Beer market of Russia 2018
- General market picture
- Foreign trade setting records
- Demography as challenge to branding
- Aged consumer
- Declining of youth brands
- Nostalgia on trend
- DIOT feels at home
- 5.0 Original is the new face of import
- Positions of Market Leaders
- Carlsberg Group
- AB InBev Efes
- AB InBev
Ukrainian beer market 2018
- Better than yesterday
- Performance by value
- Positions of Ukrainian brewers
The beer market dynamics in Russia is approaching zero, yet major brewers are divided into those who developed considerably in 2017 and those who considerably reduced their volumes. For instance, company Efes has managed to substantially extend their sales due to restrained pricing policy and activity in the modern trade. Heineken has also demonstrated an excellent performance promoted by significant increase of advertisement budgets launching a non-alcohol sort of the title brand and unusual activity in the economy market segment. Carlsberg and AB InBev have been focusing on margins and lost a market share of their inexpensive brands. Serious dependence on PET package and mass enthusiasm about Zhigulevskoe have negatively impacted the most of big regional brewers, that have been for the first time pressed by the leaders in the key sales channels, especially in Volga and Central regions. In the small business there has been a noticeable slowdown in appearing of new restaurant breweries, yet the number of craft breweries has been growing rapidly. In 2018, the beer market is likely to grow a little, while the share of AB InBev Efes may decrease due to the integration. ...
“Catalogue of Russian Beer Producers 2018” includes 1070 businesses ranging from large subsidiaries of international companies to rather small restaurant and craft microbreweries.The catalogue includes 32 large breweries, 75 regional breweries, 693 industrial mini- and microbreweries as well as 270 restaurant breweries. ...
SABMiller says a minimum price for alcohol will hit low-income, responsible drinkers
Pointing to statistics which show that high-income consumers are the most likely to regularly drink more alcohol than the Government’s recommended weekly limit, SABMiller said a minimum price of 45p per unit would impact on lower-income responsible drinkers more.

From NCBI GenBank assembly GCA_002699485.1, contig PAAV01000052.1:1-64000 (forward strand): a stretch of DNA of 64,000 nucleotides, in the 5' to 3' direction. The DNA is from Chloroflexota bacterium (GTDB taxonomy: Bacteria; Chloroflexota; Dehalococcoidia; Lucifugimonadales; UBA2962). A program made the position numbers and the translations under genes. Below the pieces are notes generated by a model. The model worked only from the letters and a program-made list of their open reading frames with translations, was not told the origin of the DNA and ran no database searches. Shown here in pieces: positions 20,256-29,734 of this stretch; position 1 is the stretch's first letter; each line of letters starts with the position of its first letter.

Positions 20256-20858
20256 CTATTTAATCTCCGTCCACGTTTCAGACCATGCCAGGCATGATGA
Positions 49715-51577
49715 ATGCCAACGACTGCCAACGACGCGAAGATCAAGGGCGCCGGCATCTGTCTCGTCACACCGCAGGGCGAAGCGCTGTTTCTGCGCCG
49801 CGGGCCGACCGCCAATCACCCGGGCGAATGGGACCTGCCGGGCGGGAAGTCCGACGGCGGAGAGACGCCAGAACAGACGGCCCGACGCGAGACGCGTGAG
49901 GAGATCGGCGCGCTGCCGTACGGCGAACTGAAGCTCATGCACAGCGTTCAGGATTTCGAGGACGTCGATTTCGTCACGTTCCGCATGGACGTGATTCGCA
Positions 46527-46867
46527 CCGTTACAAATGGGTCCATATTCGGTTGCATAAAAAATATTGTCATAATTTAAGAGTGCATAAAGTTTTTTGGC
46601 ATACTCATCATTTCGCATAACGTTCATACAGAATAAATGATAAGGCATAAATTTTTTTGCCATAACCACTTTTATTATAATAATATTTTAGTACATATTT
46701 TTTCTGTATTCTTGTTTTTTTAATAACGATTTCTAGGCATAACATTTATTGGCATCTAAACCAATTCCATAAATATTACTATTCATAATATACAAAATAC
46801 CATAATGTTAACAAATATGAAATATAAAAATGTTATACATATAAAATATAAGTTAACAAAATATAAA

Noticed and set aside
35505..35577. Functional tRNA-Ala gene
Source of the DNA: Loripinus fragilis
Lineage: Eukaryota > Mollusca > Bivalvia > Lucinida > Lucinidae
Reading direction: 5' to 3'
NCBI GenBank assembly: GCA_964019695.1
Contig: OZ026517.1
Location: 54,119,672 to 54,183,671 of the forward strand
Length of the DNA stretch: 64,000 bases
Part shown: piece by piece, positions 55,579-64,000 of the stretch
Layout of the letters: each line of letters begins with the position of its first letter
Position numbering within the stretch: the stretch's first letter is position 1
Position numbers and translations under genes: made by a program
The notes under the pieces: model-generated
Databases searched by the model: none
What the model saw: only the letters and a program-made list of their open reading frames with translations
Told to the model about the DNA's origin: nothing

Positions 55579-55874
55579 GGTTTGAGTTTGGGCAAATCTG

Research looking at different types of drinker shows that:
The bottom 30 percent of households according to income (up to ?14,378 a year), have the greatest proportion of moderate drinkers1. This group tends to buy cheaper products and will be most affected by minimum pricing.
The top 20 percent (?61,958+ a year) have the greatest proportion of hazardous and harmful drinkers, yet this group spends, on average, over ?0.70 per unit of alcohol2.
The heaviest drinkers are the least responsive to changes in price3. A minimum price of 45p would lead a hazardous drinker to reduce their intake by roughly a pint of beer a week (2.7 units).
Hazardous drinkers are defined by the Government as men who drink 22-50 units a week and women who drink 15-35 units, while harmful drinkers are defined as those who drink over 50 units (for men) and over 35 (for women).
SABMiller urges the Government to look at better targeted policies which would genuinely help harmful and hazardous drinkers. Mike Short, SABMiller’s Senior Vice President of Industry Affairs, said:
“There’s a lot in the Government’s alcohol strategy which we agree with, for example local authorities being given more power to deal with anti-social drinking and a greater focus on targeted prevention programmes. As a brewer we also recognise the importance of our role in promoting sensible drinking, particularly when it comes to the responsible marketing of our products. However, we cannot support an unfair and ineffective policy which will be yet another tax on low-income responsible drinkers.”
In addition to concerns about its effectiveness as a policy, SABMiller also believes that government intervention in the market will have a number of unintended consequences for consumers. Gary Haigh, Managing Director of Miller Brands, SABMiller’s subsidiary company in the UK, said:
“If minimum pricing comes in, consumers, particularly those with a limited budget, will be faced with far less choice when they look at the supermarket shelves. ‘Own label’ products are likely to disappear because they can’t compete at the same price against branded products and producers who import into the UK could pull out because it’s no longer a competitive market. It could also make things even worse for our great British pub heritage. It’s already been badly affected by the trend towards at-home drinking and if people have a set budget they’ll have less to spend in the pub.”
Analysis by the Centre for Business and Economics Research using the Office of National Statistics General Lifestyle and Family Expenditure surveys.
London Economics, Differential Price Responsiveness among Drinker Types (a review of all public-health funded research published on the subject)
29 Ноя. 2012